Lizzie, Lizzie! Look, this is… Lizzie!

When we came home from the huge dogpark, I called the française immediatly! Mum, where is she? Sleeping, you think? Lizzie, Lizzie!!!!!!!

Lizzie, Lizzie! I met Lizzie, 9 months old Lizzie! And she has Duracell-batteries as you have! My dogness, she can run! 🙂
Yes, we played a bit! Are you jealous now? I’ll show you the pics and the movie when mum puts it on the tv-typing-machine.
No, she is not an airedale, she is a poodle. Should ask mum though… 😉

Mum, every dog with the name Lizzie, do they all have of those batteries? 🙂 Why do you burst into laughter? 😉

PS After the playing, we did a little toot too. ❤ Movie is at the end! 😉

Lizzie and the Philosopher (Part 2): dumped on the waterfront

“You don’t understand! I coulda had class. I coulda been a contender. I coulda been somebody, instead of a bum, which is what I am. Let’s face it.”

This unrivalled scene stems from the early fifties movie On the waterfront – a picture that I recommend wholeheartedly. Why do I quote the incomparable Marlon Brando here? What’s the point? Well, it’s all about that feeling! What it is like to be a failure, a weakling, a loser. Nobody conveys it better than he does, so strikingly, in these few sentences. Does that intense depressing sentiment surprise you at times as well?

Bent over Lizzie’s droppings is one of those moments in which I ask myself: what the hell am I doing? Lizzie gazes at me blankly, as if she were saying: don’t blame me, I did my thing as expected, and as far as I am concerned we can readily move on – I think I smell something intriguing over there, by the way… I point out to her – because I admit, that is what I do: I talk to her on our walks… – that I have to attend to my civil duties. The next moment I am messing around with my dog’s shit, as if we had committed a crime. The plastic bag –biodegradable, of course, what did you expect! – only gives in after a considerable struggle.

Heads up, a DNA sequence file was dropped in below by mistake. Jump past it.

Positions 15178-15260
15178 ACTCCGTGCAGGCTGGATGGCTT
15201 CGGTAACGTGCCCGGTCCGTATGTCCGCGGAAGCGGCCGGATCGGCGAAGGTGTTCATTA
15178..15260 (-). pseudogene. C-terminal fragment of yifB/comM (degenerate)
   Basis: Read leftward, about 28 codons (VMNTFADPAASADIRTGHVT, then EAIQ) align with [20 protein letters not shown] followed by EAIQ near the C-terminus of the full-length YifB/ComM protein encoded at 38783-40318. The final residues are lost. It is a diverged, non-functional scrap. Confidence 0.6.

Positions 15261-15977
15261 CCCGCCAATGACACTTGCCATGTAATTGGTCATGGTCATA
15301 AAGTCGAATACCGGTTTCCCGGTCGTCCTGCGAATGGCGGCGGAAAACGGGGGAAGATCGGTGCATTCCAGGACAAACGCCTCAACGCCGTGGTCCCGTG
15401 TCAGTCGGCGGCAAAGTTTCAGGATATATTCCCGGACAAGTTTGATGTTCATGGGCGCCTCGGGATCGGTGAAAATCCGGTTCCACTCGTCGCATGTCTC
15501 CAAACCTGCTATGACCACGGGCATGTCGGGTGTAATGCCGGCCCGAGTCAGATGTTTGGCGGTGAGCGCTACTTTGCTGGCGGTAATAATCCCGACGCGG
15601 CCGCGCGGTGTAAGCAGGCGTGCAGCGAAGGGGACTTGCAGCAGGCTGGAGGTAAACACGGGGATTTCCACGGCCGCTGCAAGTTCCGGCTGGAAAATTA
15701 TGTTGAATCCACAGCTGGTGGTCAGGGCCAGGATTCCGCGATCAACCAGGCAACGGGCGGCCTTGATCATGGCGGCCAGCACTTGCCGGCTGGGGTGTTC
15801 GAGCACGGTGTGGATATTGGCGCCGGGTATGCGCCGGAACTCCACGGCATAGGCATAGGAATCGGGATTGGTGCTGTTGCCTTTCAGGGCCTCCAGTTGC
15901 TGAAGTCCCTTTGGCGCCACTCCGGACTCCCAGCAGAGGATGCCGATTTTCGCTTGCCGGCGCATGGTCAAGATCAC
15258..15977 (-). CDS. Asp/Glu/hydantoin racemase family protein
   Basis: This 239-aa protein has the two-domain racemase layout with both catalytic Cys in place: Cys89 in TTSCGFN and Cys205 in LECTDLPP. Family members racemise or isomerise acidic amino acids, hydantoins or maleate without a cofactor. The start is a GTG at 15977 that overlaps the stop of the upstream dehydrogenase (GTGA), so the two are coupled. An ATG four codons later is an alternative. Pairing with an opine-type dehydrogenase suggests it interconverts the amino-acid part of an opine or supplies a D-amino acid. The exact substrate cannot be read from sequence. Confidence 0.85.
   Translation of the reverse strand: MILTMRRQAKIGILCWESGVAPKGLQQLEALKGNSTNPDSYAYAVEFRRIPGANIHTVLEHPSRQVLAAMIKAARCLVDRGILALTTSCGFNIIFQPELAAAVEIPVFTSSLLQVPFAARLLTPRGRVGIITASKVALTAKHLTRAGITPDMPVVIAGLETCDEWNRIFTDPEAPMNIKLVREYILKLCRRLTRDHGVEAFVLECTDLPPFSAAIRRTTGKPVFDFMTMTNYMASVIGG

I won’t annoy you with an account of the occasions at which the bag, that we fatally bought too cheap of course, tears up and bursts open, and what this does to your hands, or your coat… Or the times at dusk that I planted the deep profiled sole of my boot in the soft excrements before I spotted them. Very unfortunate, for sure, but that is not what it is about here now. It is that moment, when you stand straight again, and you look around with the poop bag in your hand. You hadn’t noticed before, but… how much dirt is laying around here on the waterfront!

I feel like a loser, as I stand there, stricken, holding on to Lizzie’s poop bag. Conscientiously, I follow Lizzie around to catch her feces, while litter is ubiquitous with a blatant obviousness. Who throws all this rubbish on the ground? Don’t these people worry about our environment? Empty soda plastics, a package of half eaten fries with stew and mayonnaise (could have been curry sausage too, sniffing Lizzie undoubtedly knows it more accurately), a shattered Eristoff bottle (broken glass and dog paws: a no-go combination!)… Oh well, I’ll save you the details.

This is an ordinary weekday, not a Monday morning after a sunny summer weekend with lots of picnicking sunbathers, not The Day After a big event attended by thousands of people. No, an ordinary winter morning. I will not bore you with an apocalyptic description of what this place looks like after the New Year’s Eve frenzy… Suddenly it strikes me: why would I feel like a loser? Do I not consciously deposit the waste that I inevitably generate, in public trash cans? Am I to be considered a whiner then, if I complain about this obnoxious behaviour?

Who is the loser in this story after all? I imagine Marlon Brando saying to those who leave litter behind: “You don’t understand! You coulda had class. You coulda been a contender. You coulda been somebody, instead of a bum, which is what you are. Let’s face it.” (jhv)

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